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Children 'let down' by care service

Vulnerable children are being let down in "too many" cases by professionals who do not ask them for their views and fail to listen to the concerns of other adults, including grandparents, about their care, a watchdog has warned.

Ofsted said a study of serious case reviews (SCRs) had shown too many children were not seen frequently enough by professionals.

Agencies were also found to have failed to listen to adults who tried to speak on behalf of the child and who had important information to contribute.

Serious case reviews are carried out by local safeguarding children boards when a child dies or abuse or neglect is known or suspected.

The report analysed 67 SCRs evaluated by Ofsted between April 1 and September 30 last year, of which 65 concerned 93 children, 39 of whom died and 54 were involved in serious incidents. The remaining two cases focused on adult perpetrators.

Some of the reviews found the child was not seen by the professionals involved or was not seen frequently enough, and in some cases, even where the child was seen, they were not asked about their views and feelings.

The tendency by agencies to overlook the role of fathers, male partners and other men living within families was also a "common theme" in the reviews, the report said. In many instances, the concern related to the risk posed by the men, but in other cases the men had information that agencies would have found helpful.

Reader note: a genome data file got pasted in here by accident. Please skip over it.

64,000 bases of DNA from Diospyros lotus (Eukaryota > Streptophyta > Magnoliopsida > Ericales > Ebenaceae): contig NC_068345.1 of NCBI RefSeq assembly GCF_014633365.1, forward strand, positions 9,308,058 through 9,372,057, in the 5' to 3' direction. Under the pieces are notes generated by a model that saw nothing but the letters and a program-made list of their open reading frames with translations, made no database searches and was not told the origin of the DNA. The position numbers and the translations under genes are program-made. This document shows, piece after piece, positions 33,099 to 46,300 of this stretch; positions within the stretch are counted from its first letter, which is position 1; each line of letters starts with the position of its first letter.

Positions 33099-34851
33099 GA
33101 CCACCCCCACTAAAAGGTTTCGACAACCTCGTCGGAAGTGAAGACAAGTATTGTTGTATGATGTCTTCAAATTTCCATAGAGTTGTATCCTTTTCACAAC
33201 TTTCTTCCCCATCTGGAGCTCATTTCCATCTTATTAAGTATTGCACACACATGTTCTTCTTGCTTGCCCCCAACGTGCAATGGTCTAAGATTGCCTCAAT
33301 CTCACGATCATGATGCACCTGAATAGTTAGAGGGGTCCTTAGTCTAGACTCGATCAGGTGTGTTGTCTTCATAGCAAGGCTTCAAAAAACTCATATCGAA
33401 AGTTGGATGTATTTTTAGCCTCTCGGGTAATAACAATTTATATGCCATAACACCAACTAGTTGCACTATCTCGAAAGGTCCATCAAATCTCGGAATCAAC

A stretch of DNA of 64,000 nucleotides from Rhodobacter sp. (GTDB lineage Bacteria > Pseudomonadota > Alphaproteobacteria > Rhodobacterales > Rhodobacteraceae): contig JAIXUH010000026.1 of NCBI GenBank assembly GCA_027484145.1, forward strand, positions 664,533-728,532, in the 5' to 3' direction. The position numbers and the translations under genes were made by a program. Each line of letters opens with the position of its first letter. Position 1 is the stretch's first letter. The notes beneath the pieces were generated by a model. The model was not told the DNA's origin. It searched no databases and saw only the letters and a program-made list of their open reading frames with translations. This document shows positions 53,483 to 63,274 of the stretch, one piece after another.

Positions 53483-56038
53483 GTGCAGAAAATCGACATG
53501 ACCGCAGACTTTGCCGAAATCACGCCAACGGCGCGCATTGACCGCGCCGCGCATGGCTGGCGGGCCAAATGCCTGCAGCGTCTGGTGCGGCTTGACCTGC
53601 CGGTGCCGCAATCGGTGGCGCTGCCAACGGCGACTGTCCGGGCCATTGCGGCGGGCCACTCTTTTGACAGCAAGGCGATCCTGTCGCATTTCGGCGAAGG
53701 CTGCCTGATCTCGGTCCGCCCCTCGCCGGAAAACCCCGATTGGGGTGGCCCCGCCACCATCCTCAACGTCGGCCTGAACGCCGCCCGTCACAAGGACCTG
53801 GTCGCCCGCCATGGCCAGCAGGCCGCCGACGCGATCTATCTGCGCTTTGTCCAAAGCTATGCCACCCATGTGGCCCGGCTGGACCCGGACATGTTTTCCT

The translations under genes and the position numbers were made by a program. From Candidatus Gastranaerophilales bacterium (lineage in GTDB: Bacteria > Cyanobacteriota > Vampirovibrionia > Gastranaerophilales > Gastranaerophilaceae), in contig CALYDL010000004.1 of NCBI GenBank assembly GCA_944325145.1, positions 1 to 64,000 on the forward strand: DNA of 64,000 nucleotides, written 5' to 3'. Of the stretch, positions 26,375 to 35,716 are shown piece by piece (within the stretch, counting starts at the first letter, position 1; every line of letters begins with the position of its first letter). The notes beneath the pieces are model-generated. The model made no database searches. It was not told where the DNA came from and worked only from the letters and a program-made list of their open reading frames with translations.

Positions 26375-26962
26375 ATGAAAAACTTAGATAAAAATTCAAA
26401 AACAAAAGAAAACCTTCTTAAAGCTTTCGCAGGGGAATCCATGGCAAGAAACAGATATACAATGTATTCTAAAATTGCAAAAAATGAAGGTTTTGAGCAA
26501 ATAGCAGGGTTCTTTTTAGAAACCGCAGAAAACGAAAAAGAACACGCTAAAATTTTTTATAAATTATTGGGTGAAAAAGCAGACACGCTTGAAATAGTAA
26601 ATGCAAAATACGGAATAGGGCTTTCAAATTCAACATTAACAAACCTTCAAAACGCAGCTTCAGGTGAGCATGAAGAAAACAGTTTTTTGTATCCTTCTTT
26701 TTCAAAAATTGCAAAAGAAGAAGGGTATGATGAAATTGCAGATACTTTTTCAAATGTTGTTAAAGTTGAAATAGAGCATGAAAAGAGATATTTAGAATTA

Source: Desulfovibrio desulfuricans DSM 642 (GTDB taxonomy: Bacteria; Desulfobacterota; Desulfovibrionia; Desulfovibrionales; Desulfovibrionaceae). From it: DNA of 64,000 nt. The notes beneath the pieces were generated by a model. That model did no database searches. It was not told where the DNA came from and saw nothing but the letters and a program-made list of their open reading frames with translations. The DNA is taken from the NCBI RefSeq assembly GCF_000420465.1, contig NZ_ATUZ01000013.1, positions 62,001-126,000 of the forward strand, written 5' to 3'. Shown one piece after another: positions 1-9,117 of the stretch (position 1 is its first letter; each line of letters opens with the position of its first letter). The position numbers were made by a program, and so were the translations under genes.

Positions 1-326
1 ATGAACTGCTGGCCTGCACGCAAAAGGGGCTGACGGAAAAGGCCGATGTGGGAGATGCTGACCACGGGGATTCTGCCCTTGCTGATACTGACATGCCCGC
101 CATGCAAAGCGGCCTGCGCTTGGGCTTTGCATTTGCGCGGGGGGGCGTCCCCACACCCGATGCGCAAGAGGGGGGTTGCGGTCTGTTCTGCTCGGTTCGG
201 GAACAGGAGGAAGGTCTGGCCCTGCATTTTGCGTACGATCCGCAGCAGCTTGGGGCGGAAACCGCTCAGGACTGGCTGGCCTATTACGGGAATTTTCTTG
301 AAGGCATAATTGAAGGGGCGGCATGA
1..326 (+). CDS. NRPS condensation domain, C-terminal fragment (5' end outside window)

In four of the cases, lessons were learnt about the failure of agencies to recognise the role of grandparents in representing the voice of the child, Ofsted said.

One or more of the grandparents in each of these cases reported concerns about the care of grandchildren but this did not lead to "effective" action to prevent the serious incident, Ofsted said.

In one case a grandmother had contacted social care on a number of occasions alleging sexual and physical abuse of children by their stepfather. She had also written to the director of social services, Ofsted said, but this did not trigger child protection procedures and it was not until more than a decade later that disclosures were made by the eldest children in the family revealing the long-standing abuse that had taken place.


From Belfast Telegraph